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Personal Social Services

Volume 972: debated on Tuesday 23 October 1979

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asked the Secretary of State for Social Services how many (a) one-parent families and (b) two-parent families, had incomes which were (i) below, (ii) at, (iii) 110 per cent, of, (iv) 120 per cent. of and (v) 140 per cent. of supplementary benefit level at the latest available date; and in each case what was the total number of children involved.

[pursuant to her reply, 24 July 1979, c. 210]:

Excluding supplementary benefit recipients
Numbers below supplementary benefit levelNumbers receiving supplementary benefitNumbers at or above supplementary benefit level but less than 10 per cent, aboveNumbers at or above supplementary benefit level but less than 20 per cent, aboveNumbers at or above supplementary benefit level but less than 40 per cent, above
One-parent families[40]70320590[20][50][50]12090200
Two-parent families1603501504001202603608108801,940
Notes on the table:
1. All figures are rounded to the nearest 10,000.
2. The estimates for those not receiving supplementary benefit are based on the Department of Health and Social Security analysis of incomes and other information recorded by respondents to the family expenditure survey for 1977. The estimates are subject to statistical error; those figures in square brackets are subject to very considerable proportionate statistical error. Estimates of those receiving supplementary benefit are derived from the annual statistical inquiry of supplementary benefit claimants.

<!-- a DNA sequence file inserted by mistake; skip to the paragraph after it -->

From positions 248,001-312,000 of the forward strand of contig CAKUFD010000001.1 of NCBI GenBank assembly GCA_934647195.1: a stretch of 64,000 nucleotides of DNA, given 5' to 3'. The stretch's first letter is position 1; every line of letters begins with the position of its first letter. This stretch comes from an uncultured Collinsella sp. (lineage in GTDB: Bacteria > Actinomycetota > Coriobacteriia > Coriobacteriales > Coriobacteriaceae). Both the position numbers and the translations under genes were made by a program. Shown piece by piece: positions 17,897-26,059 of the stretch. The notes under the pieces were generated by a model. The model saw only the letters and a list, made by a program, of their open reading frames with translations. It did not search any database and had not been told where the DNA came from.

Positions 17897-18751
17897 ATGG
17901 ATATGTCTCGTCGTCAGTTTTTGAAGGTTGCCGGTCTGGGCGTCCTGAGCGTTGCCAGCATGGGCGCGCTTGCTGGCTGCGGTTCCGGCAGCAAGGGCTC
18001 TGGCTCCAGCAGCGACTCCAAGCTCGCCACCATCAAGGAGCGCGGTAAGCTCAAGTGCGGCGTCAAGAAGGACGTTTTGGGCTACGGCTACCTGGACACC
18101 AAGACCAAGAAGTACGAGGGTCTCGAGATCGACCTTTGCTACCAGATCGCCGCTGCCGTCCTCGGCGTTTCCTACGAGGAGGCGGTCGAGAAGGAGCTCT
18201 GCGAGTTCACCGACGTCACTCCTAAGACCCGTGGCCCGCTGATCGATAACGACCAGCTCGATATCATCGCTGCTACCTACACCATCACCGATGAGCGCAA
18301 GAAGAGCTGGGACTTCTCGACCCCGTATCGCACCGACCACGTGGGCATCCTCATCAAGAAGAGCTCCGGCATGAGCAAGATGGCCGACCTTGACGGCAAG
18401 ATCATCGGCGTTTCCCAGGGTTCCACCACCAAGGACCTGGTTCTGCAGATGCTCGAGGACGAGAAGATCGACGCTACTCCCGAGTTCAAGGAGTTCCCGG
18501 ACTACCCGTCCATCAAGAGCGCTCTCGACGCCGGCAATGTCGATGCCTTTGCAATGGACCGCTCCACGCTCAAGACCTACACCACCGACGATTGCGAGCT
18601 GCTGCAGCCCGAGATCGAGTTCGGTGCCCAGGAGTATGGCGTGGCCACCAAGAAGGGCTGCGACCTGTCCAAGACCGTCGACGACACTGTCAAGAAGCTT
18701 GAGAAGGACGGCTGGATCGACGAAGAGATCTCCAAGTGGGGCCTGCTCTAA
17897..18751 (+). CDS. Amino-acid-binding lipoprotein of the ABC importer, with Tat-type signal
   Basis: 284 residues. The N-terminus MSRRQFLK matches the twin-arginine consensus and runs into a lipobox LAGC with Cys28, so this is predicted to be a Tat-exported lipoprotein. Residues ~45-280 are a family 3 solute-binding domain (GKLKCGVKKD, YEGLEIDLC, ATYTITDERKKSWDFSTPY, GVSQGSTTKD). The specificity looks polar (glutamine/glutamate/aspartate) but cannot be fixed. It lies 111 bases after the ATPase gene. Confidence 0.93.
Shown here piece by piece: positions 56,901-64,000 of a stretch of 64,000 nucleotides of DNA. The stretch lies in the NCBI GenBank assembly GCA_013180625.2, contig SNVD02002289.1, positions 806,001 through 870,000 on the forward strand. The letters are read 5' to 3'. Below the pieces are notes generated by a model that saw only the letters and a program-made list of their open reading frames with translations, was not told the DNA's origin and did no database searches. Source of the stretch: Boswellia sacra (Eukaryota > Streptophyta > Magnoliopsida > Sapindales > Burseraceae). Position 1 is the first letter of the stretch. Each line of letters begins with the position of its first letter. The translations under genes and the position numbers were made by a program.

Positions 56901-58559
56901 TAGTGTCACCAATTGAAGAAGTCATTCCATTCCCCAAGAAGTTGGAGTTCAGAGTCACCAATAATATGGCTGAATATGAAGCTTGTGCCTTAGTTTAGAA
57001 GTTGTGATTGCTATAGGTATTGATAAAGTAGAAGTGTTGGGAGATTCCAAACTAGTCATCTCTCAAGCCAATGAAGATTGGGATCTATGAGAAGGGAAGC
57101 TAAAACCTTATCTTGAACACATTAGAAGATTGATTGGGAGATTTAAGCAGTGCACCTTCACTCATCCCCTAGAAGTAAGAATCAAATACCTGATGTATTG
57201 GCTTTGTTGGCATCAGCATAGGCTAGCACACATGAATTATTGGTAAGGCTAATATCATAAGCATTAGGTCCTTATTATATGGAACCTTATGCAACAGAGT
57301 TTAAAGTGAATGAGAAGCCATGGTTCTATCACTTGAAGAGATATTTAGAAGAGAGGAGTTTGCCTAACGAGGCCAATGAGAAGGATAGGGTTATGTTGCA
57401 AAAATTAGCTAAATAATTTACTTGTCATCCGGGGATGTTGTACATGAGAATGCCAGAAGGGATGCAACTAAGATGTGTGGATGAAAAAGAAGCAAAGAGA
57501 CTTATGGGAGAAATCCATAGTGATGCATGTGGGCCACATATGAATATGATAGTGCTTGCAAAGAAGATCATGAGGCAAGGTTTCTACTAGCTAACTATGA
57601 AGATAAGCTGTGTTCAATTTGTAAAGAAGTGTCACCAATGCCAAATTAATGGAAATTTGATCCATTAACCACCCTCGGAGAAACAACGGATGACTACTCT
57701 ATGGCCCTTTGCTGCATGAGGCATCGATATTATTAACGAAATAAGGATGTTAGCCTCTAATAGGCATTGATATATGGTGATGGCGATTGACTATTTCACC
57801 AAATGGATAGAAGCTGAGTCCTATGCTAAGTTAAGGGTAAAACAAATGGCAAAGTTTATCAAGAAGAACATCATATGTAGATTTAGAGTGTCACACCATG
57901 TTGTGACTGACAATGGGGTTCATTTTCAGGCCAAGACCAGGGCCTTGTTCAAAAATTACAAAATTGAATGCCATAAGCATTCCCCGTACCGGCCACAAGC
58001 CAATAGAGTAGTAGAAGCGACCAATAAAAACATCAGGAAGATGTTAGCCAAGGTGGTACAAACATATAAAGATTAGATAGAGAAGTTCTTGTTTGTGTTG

3. These estimates relate only to the population living in private households. Families and persons in institutions are not sampled in the family expenditure survey.
4. The supplementary benefit level is taken as being the supplementary benefit ordinary scale rate appropriate to the family. Income refers to net income—including all benefits—less housing costs, work expenses, income tax and national insurance contributions as appropriate.
5. The comparison is based on the family's normal income in the normal employment of the family head. For example, where the head of the family had been off work due to sickness or unemployment for less than three months at the time of the survey, the family's normal income when the head was at work was used in determining the level of income.
6. The estimates of numbers of families with income below the supplementary benefit level do not indicate unclaimed entitlement to supplementary benefit. For example, those who are in full-time work or undertaking full-time further education would not normally have entitlement to supplementary benefit. For others not precluded from claiming, no regard is had in these estimates to factors such as disregarded income, treatment of capital or exceptional circumstances additions, each of which can affect payment of supplementary benefit.
7. Separate estimates of families with apparent unclaimed entitlement to supplementary benefit are now made annually. Those for 1976 were published in the annual report of the Supplementary Benefits Commission for 1977—Cmnd. 7392. Estimates for 1977 will be published in the Commission's report for 1978.